[Originally posted on the Huffington Post.]
This is the sixth in a series of 14 posts expanding on Salzman’s forecasts for 2013 in her annual trends report, a program of global communications group Havas Worldwide. This year’s book, What’s Next? What to Expect in 2013, was published on 12/12/12 and is available at 120MBooks.com. Salzman is CEO of Havas PR North America and an internationally respected trendspotter.
At some point in the past few years, you have probably seen a dad out alone carrying Junior in a sling as he shops for the best-value diapers and formula. You can easily imagine an ambitious young woman studying hard for a prestigious career, looking forward to landing a job with a six-figure salary and a husband who welcomes her home with a freshly baked cookie. And you’ll have no trouble conjuring up a high-powered lawyer working late at the office on a big case while her husband feeds the kids and gets them to bed with a story.
The question is not whether these scenarios are a fantasy dreamed up by feature writers and TV producers looking for a new storyline. They are certainly cropping up in pop culture, but they’re no fantasy; they’re scenes from a future that’s already here. They might not be the norm everywhere (yet), but they’re increasingly common all over the developed world—not only in socially progressive Nordic countries but also in the United States and other democracies.
This is all part of a long, steady trend of great developments for women going back well over a century. In politics, it’s been 110 years since New Zealand became the first modern democracy to grant women the right to vote and run for political office (Switzerland was the last, in 1971). It’s been 50 years since oral contraceptives were approved and gave women more control over whether to have children, when and how many. Women have surged forward in education wherever they’ve been given a chance. On every continent except Africa, women are coming to dominate college and professional-school enrollments.
Laws against gender discrimination have enabled women to get jobs, earn their own money and take more control of their life. All over the world, women are steadily becoming a larger proportion of people at work. In the United States, women make up around 47 percent of the overall labor force but 52 percent of people in management, professional and related occupations.
This is not to say that women have made it and are home free; plenty of things still need fixing. High on the list are unequal pay and access to higher-level jobs. Maybe even tougher to fix is how women can return to work after they’ve had children, which brings us back to those scenarios at the beginning of this piece. As moms are out working, dads are beginning to pick up the slack; 32 percent of American fathers with working wives regularly care for their children under age 15, up from 26 percent in 2002; around 20 percent of fathers with preschool-age children are the primary caregivers.
From a 1950s (or even a 1980s) perspective, these are amazing figures, but they’re just the early part of a trend that’s going to go a lot further. It’s true that the percentage of married-couple families with a full-time stay-at-home dad has doubled, but it’s from a meager 0.4 percent in 2000 to just 0.8 percent in 2012; by comparison, 22.9 percent of families have a full-time stay-at-home mom.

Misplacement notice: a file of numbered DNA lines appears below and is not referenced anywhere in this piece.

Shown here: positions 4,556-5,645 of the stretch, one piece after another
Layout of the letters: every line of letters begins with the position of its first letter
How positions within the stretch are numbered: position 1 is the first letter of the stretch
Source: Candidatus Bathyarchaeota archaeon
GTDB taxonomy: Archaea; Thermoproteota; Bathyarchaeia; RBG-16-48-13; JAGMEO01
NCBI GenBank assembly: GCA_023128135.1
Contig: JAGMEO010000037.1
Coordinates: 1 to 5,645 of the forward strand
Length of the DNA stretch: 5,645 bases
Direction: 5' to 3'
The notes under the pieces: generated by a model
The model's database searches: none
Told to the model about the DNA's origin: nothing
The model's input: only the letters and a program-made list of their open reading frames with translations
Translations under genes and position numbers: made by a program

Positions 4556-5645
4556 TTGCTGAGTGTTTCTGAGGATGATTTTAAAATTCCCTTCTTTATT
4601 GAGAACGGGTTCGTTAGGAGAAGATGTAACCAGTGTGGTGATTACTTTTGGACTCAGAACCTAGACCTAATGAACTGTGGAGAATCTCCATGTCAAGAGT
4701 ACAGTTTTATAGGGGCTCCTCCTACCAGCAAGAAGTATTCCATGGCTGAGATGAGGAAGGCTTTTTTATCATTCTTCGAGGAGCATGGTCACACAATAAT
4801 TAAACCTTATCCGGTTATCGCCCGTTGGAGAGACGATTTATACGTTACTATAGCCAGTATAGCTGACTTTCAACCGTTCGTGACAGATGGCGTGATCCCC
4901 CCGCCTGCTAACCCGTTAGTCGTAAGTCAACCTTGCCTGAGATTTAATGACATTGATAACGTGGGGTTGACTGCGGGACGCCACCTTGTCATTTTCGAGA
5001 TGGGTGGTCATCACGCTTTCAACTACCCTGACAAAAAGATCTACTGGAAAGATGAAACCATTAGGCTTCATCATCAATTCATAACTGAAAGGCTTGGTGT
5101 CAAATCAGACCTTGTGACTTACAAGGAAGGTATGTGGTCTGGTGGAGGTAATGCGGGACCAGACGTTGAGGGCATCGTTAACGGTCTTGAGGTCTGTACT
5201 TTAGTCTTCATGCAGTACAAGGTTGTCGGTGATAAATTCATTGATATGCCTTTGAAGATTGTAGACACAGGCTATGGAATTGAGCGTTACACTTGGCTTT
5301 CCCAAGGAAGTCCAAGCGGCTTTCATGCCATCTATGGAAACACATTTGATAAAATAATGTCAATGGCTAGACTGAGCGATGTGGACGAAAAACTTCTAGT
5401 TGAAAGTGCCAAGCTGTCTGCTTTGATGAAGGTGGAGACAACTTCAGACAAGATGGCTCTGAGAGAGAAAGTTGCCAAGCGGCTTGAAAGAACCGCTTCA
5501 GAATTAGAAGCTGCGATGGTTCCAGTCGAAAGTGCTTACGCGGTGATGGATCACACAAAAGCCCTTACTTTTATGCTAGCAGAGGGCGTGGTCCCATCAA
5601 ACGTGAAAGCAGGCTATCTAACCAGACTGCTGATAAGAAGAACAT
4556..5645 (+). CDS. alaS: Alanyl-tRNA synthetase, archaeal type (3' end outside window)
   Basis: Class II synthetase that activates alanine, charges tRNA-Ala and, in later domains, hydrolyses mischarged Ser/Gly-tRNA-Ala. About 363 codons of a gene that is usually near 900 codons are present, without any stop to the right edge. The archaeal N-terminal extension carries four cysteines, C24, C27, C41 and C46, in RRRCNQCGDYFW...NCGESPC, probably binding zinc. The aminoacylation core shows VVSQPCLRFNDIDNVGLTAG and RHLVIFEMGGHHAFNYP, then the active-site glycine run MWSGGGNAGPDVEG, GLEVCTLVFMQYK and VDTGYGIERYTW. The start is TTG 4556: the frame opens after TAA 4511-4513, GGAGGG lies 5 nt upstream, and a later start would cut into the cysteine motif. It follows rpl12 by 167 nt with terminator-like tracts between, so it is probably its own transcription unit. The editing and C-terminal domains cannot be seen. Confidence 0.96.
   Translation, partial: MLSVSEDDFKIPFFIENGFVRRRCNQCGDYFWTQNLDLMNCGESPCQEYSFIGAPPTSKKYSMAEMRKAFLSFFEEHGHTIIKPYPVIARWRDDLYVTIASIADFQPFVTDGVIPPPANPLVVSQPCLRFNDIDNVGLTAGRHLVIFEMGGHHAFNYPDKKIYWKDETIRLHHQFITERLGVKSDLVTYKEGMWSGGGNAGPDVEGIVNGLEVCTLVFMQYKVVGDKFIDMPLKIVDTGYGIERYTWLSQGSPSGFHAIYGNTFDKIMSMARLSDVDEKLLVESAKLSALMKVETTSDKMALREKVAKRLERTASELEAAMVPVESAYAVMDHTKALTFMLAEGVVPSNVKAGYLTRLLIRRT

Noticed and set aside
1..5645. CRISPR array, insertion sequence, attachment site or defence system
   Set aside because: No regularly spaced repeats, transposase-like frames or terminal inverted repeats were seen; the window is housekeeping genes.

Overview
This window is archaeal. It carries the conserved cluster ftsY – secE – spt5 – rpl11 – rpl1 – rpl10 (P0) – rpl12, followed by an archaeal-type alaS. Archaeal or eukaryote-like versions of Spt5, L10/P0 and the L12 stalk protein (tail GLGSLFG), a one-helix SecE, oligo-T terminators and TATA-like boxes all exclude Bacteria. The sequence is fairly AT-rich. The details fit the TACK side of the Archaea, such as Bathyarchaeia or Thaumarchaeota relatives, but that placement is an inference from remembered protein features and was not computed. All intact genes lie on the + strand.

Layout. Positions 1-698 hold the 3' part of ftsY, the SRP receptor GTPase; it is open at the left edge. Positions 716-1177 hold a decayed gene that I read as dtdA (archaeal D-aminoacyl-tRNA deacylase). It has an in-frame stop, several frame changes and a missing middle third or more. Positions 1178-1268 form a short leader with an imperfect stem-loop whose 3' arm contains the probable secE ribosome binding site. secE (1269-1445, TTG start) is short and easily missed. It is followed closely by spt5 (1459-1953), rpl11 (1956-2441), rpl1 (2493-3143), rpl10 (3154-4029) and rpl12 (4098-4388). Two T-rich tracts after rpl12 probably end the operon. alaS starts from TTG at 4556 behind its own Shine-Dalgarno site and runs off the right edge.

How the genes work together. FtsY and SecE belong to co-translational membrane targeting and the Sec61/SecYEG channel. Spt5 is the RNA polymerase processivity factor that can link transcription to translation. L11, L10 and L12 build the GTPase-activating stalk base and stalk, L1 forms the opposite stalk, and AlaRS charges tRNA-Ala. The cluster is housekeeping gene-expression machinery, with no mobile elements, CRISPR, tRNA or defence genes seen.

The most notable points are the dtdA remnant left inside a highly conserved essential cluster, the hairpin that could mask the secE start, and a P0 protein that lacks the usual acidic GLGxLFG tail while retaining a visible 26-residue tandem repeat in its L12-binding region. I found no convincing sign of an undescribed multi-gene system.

The Sex Appeal of Devoted Dads
Pop culture has taken the dad-as-primary-career scenario and run with it. Most recently, the NBC show “Up All Night” features a lawyer trying to get on top of the parenting brief. In the view of journalist and author Hanna Rosin, who wrote The End of Men, “the show’s main innovation is creating a reliable stay-at-home dad whose wife still wants to sleep with him.” Hollywood’s latest effort is What to Expect When You’re Expecting, in which four dads show off their baby-handling skills while strutting their comic stuff.
A lot of the gender-shifting trend is being driven by economic trends. The macho muscle-power jobs of the 20th century are giving way to gender-neutral work that requires education and social skills, tipping the balance toward women. This balance tipped even farther when the mancession of the economic crisis saw more men than women losing their jobs. In 40 percent of American families, women earn more than their male partners, and they’re on track to become the majority in that category soon. Economics are forcing the balance, but women have developed a taste and the capabilities to make their mark in the wider world while growing numbers of men have decided they’re happy to try something different.
The best workplaces have raised the bar on what employees can expect, proclaiming the power of “meaningful” and “fulfilling” work. The reality of paid work, however, often falls far short of the ideal—more “Dilbert” or “The Office” than Fast Company. So if Mom can earn more than Dad, then good for her and good for the family; why not free her up to get on with it? Being the primary caregiver is increasingly being seen as a rational and appealing lifestyle choice for men; it promises a warm glow of fulfillment and long-term bonding with the children as an appealing alternative to money and professional status.
Rather than being diminished by the rise of women, the growing ranks of devoted and capable dads are likely to find their new role liberating. Watch for the rise of child-oriented masculinity challenging program makers, brands and advertisers to reflect the essence of this emerging new reality.